Healthy Shorelines for Healthy Lakes

Sunny skies, subtle waves and fresh air — all the components of a great day on your boat.

Boating is a favourite past time of many, but some people don’t know that improper boating practices can have damaging effects on their lake.  But it doesn’t have to be! Learn what you can do to avoid these environmental losses.

Boat on the water at sunset


Lakes are sensitive ecosystems. Everything works together to create balance. Much like soil for plants and micro-organisms, the chemical makeup in freshwater creates an ideal environment for a variety of aquatic wildlife.


This chemical balance is very delicate and can be easily influenced. Without proper care, boat maintenance fluids can make their way into the water. They can change water alkalinity and pollute waterways, making it dangerous for wildlife and human use.


Excessive boating stirs up sediments in the water, reducing visibility and obstructing sunlight.


Along with sediments, motors push warm surface waters deeper, changing overall temperatures. With increased water temperatures, algal blooms can be more prevalent, starving waterways of oxygen and creating uninhabitable areas in the lake.


Speed boats and sea-doos: sounds like a fun time to most. Unfortunately, improper use of these watercrafts can have damaging effects on lake shorelines and habitat.

When cruising along the water, you create a wake. The faster you go, the stronger the wake. The wake you create builds at the shore, impacting the land and weakening the soil and undercutting banks.

Along with habitat loss and shoreline sediment buildup, the accelerated erosion causes property owners to lose their land, devaluing their property.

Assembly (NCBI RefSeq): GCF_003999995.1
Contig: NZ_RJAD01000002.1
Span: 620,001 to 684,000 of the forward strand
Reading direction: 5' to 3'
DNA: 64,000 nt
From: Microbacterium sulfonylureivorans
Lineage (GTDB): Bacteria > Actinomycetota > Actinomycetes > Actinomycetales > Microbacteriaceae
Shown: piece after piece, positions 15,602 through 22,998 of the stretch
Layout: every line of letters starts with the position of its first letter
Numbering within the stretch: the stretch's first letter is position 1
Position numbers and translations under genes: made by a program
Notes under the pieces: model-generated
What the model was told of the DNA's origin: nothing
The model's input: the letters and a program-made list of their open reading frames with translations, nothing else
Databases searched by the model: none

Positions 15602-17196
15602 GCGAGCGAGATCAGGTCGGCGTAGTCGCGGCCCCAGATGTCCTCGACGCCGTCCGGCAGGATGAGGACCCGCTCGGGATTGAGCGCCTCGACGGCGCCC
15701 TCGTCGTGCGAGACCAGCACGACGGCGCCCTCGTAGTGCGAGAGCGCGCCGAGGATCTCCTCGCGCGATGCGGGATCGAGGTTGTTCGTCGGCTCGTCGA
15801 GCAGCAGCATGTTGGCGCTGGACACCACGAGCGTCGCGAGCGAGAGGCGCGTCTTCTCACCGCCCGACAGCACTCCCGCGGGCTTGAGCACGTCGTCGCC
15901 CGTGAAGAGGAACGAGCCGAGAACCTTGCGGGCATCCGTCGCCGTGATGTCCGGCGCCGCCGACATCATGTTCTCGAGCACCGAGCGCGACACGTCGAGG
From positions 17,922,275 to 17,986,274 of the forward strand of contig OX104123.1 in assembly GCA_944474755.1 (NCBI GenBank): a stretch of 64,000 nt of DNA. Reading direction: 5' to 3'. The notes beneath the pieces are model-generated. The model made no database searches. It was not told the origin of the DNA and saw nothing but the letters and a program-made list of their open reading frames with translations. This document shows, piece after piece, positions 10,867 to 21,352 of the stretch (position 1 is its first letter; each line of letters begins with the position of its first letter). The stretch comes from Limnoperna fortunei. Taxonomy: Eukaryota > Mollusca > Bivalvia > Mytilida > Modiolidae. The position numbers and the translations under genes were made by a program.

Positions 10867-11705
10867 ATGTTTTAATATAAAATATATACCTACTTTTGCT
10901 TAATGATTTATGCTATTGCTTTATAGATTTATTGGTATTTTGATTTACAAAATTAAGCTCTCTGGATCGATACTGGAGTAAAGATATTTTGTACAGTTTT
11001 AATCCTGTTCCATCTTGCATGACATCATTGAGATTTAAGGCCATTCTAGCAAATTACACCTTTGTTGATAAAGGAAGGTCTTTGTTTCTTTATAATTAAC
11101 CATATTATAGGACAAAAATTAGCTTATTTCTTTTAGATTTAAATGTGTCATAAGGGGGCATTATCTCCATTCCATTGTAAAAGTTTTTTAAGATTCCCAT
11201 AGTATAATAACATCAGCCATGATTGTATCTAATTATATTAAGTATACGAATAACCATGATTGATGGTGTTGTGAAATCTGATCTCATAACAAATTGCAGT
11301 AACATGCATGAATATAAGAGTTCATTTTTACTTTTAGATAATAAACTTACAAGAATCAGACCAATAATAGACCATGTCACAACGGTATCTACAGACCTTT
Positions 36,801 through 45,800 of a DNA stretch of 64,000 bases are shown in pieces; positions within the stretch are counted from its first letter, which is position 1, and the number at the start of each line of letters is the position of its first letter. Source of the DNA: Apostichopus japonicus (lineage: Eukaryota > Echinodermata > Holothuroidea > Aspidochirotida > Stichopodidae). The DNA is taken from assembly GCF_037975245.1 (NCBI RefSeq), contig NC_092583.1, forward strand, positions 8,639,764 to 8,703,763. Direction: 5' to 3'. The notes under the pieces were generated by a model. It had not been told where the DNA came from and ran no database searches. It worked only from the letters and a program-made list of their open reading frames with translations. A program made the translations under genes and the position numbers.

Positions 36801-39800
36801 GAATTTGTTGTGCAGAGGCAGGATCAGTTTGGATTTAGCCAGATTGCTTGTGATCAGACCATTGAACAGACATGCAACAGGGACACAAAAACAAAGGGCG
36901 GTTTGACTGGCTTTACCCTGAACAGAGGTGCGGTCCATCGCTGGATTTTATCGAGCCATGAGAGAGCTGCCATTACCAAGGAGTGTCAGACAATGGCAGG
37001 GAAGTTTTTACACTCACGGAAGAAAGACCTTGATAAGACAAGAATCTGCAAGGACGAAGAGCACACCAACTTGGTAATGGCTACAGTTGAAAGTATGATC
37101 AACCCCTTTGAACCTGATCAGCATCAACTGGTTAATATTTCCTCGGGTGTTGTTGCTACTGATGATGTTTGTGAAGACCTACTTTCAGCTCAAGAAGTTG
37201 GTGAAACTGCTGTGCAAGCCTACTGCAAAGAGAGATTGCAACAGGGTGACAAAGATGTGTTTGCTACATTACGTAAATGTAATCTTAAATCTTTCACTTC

common loon and chick

The loon, in particular, is one species that is quite susceptible to boating disturbance in our Canadian lakes and rivers.


Boats are large and fast — a very daunting contraption to a wild animal. Boats can hit swimming wildlife, causing major injury to the animal, or even death.

The loon, in particular, is one species that is quite susceptible to boating disturbances in our Canadian lakes and rivers. Loon populations have been declining over the last 20 years. The loon’s nesting season is between May and June, a critical time of partner shared incubation.

High speed boats can disturb the parents, and if it happens frequently enough the parents will abandon the nest altogether. If the eggs do hatch and the chick survives, they are still susceptible to strong wakes or fast moving watercrafts driving too close.

Do’s and Don’ts of Safe Boating

There are changes you can make to reduce your impact on the environment while using your watercraft:

  • Don’t speed while close to the shore — the closer you are, the stronger the wake.
  • Do be conscious of your surroundings: small animals easily go unseen.
  • Do dispose of used oils and filters properly.
  • Do be careful of portable gas or fuel tanks.
  • Don’t get too close! Enjoy wildlife from afar, especially during nesting seasons.
  • Do regularly maintain your watercraft or upgrade when needed. Degraded boats are more likely to leak into waterways.
  • Do properly wash and dry your watercraft when switching between waterways to reduce the chance of transporting invasive species.
  • Don’t speed! Reduce your speed or use your electric motor to troll.
  • Do interchange between a motorized and non-motorized watercraft to reduce the chances of motor pollution and excessive wave action.

By taking these necessary steps to use your watercraft consciously, you can do your part to ensure the health of our lakes for future generations.